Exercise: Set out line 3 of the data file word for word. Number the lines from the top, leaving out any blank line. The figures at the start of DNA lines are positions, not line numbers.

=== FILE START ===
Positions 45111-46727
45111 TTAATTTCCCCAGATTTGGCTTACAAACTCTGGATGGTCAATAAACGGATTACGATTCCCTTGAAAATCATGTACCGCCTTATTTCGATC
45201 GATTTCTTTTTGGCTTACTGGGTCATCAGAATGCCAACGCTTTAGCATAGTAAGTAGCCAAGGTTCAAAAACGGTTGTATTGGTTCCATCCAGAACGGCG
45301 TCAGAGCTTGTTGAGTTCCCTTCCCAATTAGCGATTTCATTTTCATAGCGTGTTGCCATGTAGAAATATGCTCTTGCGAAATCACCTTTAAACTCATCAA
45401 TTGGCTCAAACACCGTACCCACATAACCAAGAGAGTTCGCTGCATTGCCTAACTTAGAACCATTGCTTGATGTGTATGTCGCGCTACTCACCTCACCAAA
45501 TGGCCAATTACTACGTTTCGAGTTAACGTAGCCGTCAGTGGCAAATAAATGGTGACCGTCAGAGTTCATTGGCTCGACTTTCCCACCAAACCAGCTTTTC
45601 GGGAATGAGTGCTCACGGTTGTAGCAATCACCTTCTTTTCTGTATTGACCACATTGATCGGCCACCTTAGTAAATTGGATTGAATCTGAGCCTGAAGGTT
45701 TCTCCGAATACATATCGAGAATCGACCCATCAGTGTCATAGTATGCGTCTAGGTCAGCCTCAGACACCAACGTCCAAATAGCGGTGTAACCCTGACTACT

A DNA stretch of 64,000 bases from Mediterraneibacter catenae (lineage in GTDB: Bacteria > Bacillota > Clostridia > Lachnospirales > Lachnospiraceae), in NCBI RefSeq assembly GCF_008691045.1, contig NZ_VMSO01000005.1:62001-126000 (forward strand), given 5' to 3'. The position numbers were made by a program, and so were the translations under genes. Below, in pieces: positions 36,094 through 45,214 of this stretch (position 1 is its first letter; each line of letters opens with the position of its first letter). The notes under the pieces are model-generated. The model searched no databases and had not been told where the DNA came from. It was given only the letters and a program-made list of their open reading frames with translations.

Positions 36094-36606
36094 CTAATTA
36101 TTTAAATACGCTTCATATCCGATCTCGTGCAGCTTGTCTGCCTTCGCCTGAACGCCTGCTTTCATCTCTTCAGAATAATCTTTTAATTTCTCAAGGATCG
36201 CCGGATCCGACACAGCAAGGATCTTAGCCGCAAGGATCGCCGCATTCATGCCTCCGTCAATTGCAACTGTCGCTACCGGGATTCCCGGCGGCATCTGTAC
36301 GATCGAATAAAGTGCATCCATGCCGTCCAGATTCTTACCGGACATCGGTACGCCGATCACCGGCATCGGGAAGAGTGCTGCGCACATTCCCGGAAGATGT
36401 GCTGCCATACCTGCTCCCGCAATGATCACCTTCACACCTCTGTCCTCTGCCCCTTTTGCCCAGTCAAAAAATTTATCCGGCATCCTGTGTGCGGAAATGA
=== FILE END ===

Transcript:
45201 GATTTCTTTTTGGCTTACTGGGTCATCAGAATGCCAACGCTTTAGCATAGTAAGTAGCCAAGGTTCAAAAACGGTTGTATTGGTTCCATCCAGAACGGCG